Illum’s roof terrace

There are many restaurants at the iconic Illum mall in downtown Copenhagen. Some of which on the top-floor offer a nice alfresco vibe. But to be honest – none of the restaurants are that impressive food-wise. So leave the food to the tourists but you can still have a great time having a cool beer or nice glass of wine at the terrace overlooking the busy Købmagegade. On the other hand, Original Coffee, is our top choice there! It has the best view among all F&B joints in Illums – and the quality of their fares are uncompromised. Grab a cup of aromatic coffee, a piece of freshly based danish pastry and an uninterrupted view of Christiansborg. We simply can’t wait.

CitizenM

Very few Copenhageners know of this new hotel and therefore we have been keeping CanteenM a secret. The new design hotel’s lobby / living room / cafe / bar / restaurant offers no-nonse all-day-dining options with a view. With floor to ceiling windows and a long patio, CanteenM gives you a poster-perfect place to unwind whilst enjoying the spacious view of the City Hall plaza opened up not long again (due to the decade-long metro construction).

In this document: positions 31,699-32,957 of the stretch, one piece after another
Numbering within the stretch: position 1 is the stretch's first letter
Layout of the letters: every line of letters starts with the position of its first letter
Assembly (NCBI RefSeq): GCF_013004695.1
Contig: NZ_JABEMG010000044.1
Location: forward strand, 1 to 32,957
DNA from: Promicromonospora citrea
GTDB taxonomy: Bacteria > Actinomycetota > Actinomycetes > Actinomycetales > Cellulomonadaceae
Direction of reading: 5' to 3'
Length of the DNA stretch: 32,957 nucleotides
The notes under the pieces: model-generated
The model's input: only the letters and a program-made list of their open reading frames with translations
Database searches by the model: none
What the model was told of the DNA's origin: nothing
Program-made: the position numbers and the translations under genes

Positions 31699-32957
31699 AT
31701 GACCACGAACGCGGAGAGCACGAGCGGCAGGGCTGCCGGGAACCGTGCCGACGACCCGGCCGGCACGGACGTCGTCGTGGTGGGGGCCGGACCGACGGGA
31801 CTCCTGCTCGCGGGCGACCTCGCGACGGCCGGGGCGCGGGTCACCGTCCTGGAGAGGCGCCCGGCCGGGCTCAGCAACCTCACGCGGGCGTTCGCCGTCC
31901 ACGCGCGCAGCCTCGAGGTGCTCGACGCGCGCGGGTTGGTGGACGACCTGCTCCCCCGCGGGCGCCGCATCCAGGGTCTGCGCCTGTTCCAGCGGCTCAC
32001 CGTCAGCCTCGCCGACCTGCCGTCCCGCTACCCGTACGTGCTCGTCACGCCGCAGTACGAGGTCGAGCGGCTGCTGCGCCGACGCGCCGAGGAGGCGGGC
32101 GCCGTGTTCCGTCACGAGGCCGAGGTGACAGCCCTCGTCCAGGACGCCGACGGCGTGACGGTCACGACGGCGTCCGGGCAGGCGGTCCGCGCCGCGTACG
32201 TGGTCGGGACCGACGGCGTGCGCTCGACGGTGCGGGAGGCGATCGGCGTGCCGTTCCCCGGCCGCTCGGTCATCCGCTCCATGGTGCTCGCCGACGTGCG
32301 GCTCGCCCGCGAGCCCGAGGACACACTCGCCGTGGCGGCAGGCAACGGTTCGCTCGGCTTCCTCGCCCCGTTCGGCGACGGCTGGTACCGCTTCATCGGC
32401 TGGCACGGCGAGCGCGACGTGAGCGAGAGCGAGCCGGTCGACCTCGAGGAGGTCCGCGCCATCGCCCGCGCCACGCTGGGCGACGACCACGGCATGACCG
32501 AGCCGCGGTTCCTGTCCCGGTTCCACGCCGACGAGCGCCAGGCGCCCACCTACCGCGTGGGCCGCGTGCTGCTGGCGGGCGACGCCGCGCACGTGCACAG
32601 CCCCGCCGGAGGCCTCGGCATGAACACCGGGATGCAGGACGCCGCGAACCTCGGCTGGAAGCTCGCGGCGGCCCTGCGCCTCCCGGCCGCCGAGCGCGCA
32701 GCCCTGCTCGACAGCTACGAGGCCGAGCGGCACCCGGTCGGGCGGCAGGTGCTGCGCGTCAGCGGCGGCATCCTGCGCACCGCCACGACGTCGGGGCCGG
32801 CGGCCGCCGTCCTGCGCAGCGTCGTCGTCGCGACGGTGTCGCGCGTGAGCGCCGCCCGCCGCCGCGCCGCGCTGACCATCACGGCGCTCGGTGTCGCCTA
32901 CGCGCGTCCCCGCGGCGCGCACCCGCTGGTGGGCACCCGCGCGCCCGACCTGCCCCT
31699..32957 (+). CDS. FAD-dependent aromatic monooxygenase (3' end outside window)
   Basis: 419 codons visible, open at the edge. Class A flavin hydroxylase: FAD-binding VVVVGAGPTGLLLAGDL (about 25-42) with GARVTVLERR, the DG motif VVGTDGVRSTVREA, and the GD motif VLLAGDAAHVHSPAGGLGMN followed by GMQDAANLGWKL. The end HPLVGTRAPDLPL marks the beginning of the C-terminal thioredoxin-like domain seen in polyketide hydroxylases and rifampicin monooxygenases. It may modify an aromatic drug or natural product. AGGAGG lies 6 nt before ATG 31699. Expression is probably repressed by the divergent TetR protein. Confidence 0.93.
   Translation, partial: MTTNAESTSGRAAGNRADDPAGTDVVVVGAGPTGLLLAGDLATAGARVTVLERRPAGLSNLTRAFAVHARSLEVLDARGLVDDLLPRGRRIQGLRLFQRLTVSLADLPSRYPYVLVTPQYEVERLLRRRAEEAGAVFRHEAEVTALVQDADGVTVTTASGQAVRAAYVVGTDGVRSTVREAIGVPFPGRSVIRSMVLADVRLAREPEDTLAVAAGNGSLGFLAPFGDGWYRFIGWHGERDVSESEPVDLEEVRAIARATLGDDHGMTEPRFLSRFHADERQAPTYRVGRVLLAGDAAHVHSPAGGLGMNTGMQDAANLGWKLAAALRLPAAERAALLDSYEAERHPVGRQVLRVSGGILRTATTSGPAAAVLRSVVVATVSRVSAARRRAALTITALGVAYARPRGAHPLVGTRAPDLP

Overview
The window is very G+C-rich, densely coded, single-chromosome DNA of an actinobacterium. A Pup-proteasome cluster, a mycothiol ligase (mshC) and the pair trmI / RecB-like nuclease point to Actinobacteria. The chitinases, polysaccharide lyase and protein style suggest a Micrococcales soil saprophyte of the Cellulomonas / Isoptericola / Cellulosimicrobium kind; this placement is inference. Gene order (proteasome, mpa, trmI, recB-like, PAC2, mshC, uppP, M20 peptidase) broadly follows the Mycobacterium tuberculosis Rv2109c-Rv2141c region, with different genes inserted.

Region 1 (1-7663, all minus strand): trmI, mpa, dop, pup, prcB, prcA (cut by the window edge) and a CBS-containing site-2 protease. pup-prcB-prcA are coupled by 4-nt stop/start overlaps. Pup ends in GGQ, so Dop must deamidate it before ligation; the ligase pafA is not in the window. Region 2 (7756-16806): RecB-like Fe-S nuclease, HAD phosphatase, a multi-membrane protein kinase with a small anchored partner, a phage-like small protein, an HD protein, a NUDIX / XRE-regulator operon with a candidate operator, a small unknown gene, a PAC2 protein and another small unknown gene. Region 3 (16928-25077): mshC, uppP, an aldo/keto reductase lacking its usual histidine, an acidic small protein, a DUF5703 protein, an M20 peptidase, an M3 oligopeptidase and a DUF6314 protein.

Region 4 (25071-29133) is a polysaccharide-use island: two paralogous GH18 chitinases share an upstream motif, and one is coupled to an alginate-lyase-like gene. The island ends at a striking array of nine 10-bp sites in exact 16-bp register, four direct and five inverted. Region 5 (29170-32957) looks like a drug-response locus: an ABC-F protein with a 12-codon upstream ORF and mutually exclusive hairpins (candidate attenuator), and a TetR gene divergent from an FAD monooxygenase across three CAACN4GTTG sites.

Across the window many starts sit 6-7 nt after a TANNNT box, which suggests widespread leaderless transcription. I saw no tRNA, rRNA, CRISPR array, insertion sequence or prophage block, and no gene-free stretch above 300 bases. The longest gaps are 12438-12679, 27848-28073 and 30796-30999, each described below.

DAC Cafe

We don’t know when the museums are going to be opened yet, but when it does, we are pretty sure Denmark Architecture Center‘s topfloor dining spot will be busy again. The spacious cafe has 3 rooftop terraces, one of which has an expansive harhorfront view, and another overlooking the charming old streets surrounding the inner canals. On weekends, get a special deal with exhibition admission and brunch buffet at 185DKK only.

5 hotel restaurants to visit after the corona crisis

As Denmark starts to re-open, the border remains closed. And even when our home country is slowly getting back our little freedom of movement, most others are still struggling with the coronavirus situation. Flights are limited and the hotels are, no doubt, suffering.

Apart from helping the hotels to get back on their feet, dining in hotel restaurants offers several advantages:

  1. Danes don’t really have a habit of going to eat in hotels, unless they are staying in one. As such, you have better luck in enjoying a dining experience whilst keeping a certain degree of distance with other patrons.
  2. Price. Very few are in the mood of spending big bucks right now as many of us are still worried about job security, or work reduction after the economic ad package is over. Interestingly, the hotel restaurants in Denmark are no more / more or less expensive compared to a random burger joints in the city center, with a main costing around 150DKK. Hotel-dining actually offers good value for money if you want to dine-out after weeks of eat-in.